© 2012 by P. A. Ritzer
29 August 2012
As I watched one speaker after another intelligently and engagingly put the lie to the Obama and Democratic Party record and talking points, I had to wonder at the PBS team covering the event. First of all, I would have rather heard and seen Janine Turner and Nikki Haley and anyone else I missed when the PBS team deemed that their . . . what? . . . “commentary” and “analysis” should take priority over the contributions of the real players in this one-time event. Among other things, I wondered if the amply seasoned partisan commentators Gwen Ifill, Judy Woodruff, and Mark Shields, and their token conservative–so suited to the role that he writes for the New York Times and was once inspired to prophesy about an inevitable Obama presidency while staring at the crease in Obama’s pants–David Brooks still made a pretense of objectivity.
Regardless, I thought back to an earlier time when I was glad of PBS Republican Convention coverage. It was 1984, and I had finally landed on PBS after hurriedly clicking through the four available channels. Why the rush? Well, because I had noticed that, off in the distance behind John Chancellor droning on to Tom Brokaw, it appeared that Jack Kemp was speaking. No, the networks would not talk over one of the most dynamic and popular Republicans of the day. But, sure enough, when I landed on PBS, there was Kemp. But they would not do that to Jeane Kirkpatrick, the keynote. Sure they would, and at least John and Tom did. Again, I found her on PBS. So, two of the brightest stars of the night, including a brilliant woman who was at the time still a Democrat who would switch to the Republican Party the next year, were kept from the view of the public by tedious liberal commentary. I remember that Paul Harvey–this was still a few years before Rush Limbaugh burst onto the scene and signaled the beginning of the end of the liberal media monopoly, for now–the next day mentioned this abuse of power by the networks and how he would tune to PBS from that time on for coverage of the Republican Convention.
So, I did just that, as well. And during a later campaign, when MacNeil/Lehrer NewsHour was the only news program that, despite its liberal bias, would at least bring on guests representing the opposing point of view, I watched their campaign coverage. I remember the glowing backgrounder report on the Democratic Party, stretching well past Martin Van Buren and Andrew Jackson and the Albany-Richmond Axis all the way back to Thomas Jefferson. No mention of slavery, the Dred Scott Decision, the Ku Klux Klan, lynching, the black codes, disfranchisement, Jim Crow, opposition to women’s suffrage. Huh. All right. Well, anyway, I looked forward to the backgrounder on the Republican Party. I believe it was Judy Woodruff who delivered it. As I remember, it started out with how “the modern Republican Party” started with Richard Nixon. What? Not conceived as a reaction to the Kansas-Nebraska Act and its extension of slavery? No Ripon? No Abraham Lincoln? No Emancipation Proclamation? No Frederick Douglass? No Thirteenth, Fourteenth, and Fifteenth Amendments? No civil rights laws? No Ulysses S. Grant? No Susan B. Anthony, women’s suffrage, and the Nineteenth Amendment? No Theodore Roosevelt? No Calvin Coolidge? No Dwight D. Eisenhower? No century-long battle against the Democrats to secure civil rights for African-Americans? No, it was Richard Nixon. The “modern” Republican Party started with the most discredited, rightly or wrongly, Republican president in history. How convenient.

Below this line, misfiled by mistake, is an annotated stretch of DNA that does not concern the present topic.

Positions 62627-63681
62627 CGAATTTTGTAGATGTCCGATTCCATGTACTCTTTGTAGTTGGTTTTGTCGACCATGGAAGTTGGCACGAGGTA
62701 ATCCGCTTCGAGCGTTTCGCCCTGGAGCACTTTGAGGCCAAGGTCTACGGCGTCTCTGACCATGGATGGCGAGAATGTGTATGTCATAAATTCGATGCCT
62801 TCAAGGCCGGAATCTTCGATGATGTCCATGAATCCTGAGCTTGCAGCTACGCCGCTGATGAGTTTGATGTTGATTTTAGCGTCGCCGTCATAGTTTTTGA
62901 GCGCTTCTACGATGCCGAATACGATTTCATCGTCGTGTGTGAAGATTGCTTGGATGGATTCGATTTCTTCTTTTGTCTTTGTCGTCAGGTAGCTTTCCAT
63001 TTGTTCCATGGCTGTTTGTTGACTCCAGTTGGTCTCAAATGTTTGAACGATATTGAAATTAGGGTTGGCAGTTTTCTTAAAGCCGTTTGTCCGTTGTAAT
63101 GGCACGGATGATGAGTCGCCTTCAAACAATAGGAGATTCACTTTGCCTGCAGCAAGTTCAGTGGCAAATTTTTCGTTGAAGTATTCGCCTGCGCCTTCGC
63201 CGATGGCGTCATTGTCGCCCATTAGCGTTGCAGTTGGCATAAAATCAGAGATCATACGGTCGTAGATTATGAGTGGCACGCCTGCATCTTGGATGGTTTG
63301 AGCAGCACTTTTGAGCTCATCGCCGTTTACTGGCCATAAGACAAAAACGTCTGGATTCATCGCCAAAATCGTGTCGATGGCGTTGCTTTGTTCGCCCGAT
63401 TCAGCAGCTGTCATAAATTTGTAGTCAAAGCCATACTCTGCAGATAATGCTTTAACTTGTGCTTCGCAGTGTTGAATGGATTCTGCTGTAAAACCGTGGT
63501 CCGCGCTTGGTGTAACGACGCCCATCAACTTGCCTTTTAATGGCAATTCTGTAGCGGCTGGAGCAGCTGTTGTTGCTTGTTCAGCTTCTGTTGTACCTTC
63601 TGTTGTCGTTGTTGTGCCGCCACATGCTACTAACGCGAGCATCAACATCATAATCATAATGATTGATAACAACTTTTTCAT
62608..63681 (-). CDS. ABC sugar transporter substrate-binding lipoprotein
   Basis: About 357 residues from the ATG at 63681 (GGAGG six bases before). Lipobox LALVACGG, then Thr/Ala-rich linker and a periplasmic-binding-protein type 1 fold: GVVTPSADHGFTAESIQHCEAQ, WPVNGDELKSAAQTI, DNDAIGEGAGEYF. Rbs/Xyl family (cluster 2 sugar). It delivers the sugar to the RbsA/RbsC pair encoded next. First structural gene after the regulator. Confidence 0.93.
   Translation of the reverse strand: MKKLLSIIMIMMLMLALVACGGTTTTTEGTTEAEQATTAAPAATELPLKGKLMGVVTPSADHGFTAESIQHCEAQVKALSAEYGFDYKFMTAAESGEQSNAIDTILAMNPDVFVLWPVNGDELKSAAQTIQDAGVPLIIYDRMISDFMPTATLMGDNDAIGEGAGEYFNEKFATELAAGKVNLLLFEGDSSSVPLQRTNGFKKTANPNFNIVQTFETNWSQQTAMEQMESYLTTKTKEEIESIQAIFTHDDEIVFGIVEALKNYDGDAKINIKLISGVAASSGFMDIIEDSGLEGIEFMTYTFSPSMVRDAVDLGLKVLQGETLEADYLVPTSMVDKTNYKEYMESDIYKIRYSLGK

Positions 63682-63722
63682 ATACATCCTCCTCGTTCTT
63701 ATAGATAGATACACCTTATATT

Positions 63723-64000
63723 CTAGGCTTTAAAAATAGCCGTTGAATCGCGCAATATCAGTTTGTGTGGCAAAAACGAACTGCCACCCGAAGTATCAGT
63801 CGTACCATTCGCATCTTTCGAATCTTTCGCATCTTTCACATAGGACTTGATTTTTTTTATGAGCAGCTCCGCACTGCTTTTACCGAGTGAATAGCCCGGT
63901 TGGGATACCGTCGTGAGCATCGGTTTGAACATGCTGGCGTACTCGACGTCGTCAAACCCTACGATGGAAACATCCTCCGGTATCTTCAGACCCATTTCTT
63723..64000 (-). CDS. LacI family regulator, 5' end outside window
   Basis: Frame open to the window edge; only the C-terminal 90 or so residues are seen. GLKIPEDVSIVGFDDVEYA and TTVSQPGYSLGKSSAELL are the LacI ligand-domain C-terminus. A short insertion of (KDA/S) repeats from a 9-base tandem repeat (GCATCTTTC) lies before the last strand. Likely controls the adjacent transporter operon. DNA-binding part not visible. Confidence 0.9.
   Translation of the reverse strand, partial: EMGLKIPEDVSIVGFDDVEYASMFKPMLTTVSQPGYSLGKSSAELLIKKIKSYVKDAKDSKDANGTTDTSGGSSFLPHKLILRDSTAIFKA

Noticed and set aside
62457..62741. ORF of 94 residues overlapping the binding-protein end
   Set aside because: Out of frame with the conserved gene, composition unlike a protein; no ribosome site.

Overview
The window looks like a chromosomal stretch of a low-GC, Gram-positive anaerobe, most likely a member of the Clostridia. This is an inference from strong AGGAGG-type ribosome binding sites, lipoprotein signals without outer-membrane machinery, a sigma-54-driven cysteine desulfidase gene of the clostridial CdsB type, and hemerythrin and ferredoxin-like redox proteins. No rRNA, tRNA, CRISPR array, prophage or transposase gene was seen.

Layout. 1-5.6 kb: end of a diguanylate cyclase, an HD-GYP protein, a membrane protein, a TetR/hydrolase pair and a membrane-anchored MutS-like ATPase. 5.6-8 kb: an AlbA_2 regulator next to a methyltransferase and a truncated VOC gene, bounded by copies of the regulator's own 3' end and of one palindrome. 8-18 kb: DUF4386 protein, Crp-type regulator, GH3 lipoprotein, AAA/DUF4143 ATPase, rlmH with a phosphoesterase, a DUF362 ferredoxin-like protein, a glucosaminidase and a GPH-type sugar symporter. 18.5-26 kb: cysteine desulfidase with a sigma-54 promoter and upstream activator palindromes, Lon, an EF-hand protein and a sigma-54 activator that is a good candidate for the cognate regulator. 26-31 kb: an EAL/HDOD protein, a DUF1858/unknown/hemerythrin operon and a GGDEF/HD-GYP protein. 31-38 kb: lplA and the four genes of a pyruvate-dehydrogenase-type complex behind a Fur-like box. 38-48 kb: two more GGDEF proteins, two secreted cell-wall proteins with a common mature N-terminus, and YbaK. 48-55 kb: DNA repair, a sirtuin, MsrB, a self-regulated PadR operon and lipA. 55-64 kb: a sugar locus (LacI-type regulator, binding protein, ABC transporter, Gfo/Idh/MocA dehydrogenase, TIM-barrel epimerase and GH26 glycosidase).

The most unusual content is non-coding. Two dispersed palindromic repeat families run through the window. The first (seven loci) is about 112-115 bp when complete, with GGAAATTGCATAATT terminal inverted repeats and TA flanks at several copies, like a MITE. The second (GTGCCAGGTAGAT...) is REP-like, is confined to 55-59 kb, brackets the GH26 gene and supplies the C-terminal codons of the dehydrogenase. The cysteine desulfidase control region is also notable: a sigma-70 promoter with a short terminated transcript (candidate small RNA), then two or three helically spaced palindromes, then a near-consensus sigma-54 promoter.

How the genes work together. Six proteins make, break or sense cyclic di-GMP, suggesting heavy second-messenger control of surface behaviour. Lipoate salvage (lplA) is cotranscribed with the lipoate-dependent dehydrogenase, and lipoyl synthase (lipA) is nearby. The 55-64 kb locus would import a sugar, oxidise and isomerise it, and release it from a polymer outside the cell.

But people are beginning to know better today. The new media is shredding the monopoly of the liberal media, though many–including the Republican establishment–have not yet fully realized it. And thus people have access to sources that belie what was spoon-fed to the public by the old media. And the media did look old on that PBS panel. Nevertheless, they still try, and feisty old Mark Shields thought he had really got one of the guests when he pointed out that the Morrill Act and the Homestead Act, both first passed in 1862, were Republican “government programs.” Yes, but these were not liberal Democratic programs like those of the New Deal and the Great Society designed to create dependence on an ever-expanding government. To illustrate my point, I refer to the following excerpt about the Homestead Act from Seven Ox Seven, Part One: Escondido Bound, pp. 55-56:In the case of homesteading, the government made available public property, not confiscated from its citizens, to those citizens who could benefit from it and were willing and able to improve the land and bring forth its produce to augment the production of the nation. The government did not retain ownership of the land, but turned over ownership to the private citizen after the citizen had earned it and, in the process, proven himself suited and worthy to own it, benefiting the nation in the process. Thus, whereas through an income tax the government confiscated private property, through homesteading the government created private property by distributing parcels of the public domain to those who earned them. And, after all, was not the United States of America a nation of people in a geographic area with a system of government devised by that people: “We the people of the United States of America.” The land did not belong to the government: it belonged to the nation, a nation of people. The representative government of that nation, that “government of the people, by the people, for the people,” merely fulfilled the role of administering the nation’s public land. Since the land of the nation belonged to the people of the nation, and since the land in question did not belong to any particular citizens, why not make it available to the greatest number of citizens or potential citizens (especially those without the capital to purchase it) who would earn ownership of it by improving that land and making a living from it, toward the end of making them productive, propertied citizens? Why not, where it was feasible, open the land to ownership by those citizens who would prove their worthiness to so own through their commitments of time and effort and their achieved improvement of the land? If an applicant could not improve it, could not make it, then he did not earn the property. The property would be open for another to attempt to earn. This process would continue until those who earned ownership of the land were those most suited to inhabiting and making a living from it. It was an investment of the nation in itself, to place upon the land those most suited to bring forth its produce. Was it not in the best interest of the nation to place upon the nation’s land the greatest number of deserving people who could benefit from it, rather than allow the land to be concentrated in monopolies by persons or entities? Did it not give more citizens a stake in the nation, give them more reason to participate as free citizens? And this was not a giveaway. It was a sale, in which those with little or no capital could purchase land through their labor by “proving up.” And it would not contribute to dependence but to independence, as those who earned it were awarded ownership. And it was Republican. Though the roots of homesteading were older than the Republican party and could be traced back to a proposal by Thomas Hart Benton in 1825, and even further back to Thomas Jefferson, who had said, “as few as possible should be without a little parcel of land,” it was the Republicans who had made it law. It had been a plank in the Republican party platform, and Republican Galusha Grow of Pennsylvania had authored the homestead bill that President Lincoln had signed into law in 1862. Lincoln had succinctly said of the policy, “I am in favor of cutting the wild lands into parcels, so that every poor man may have a home.”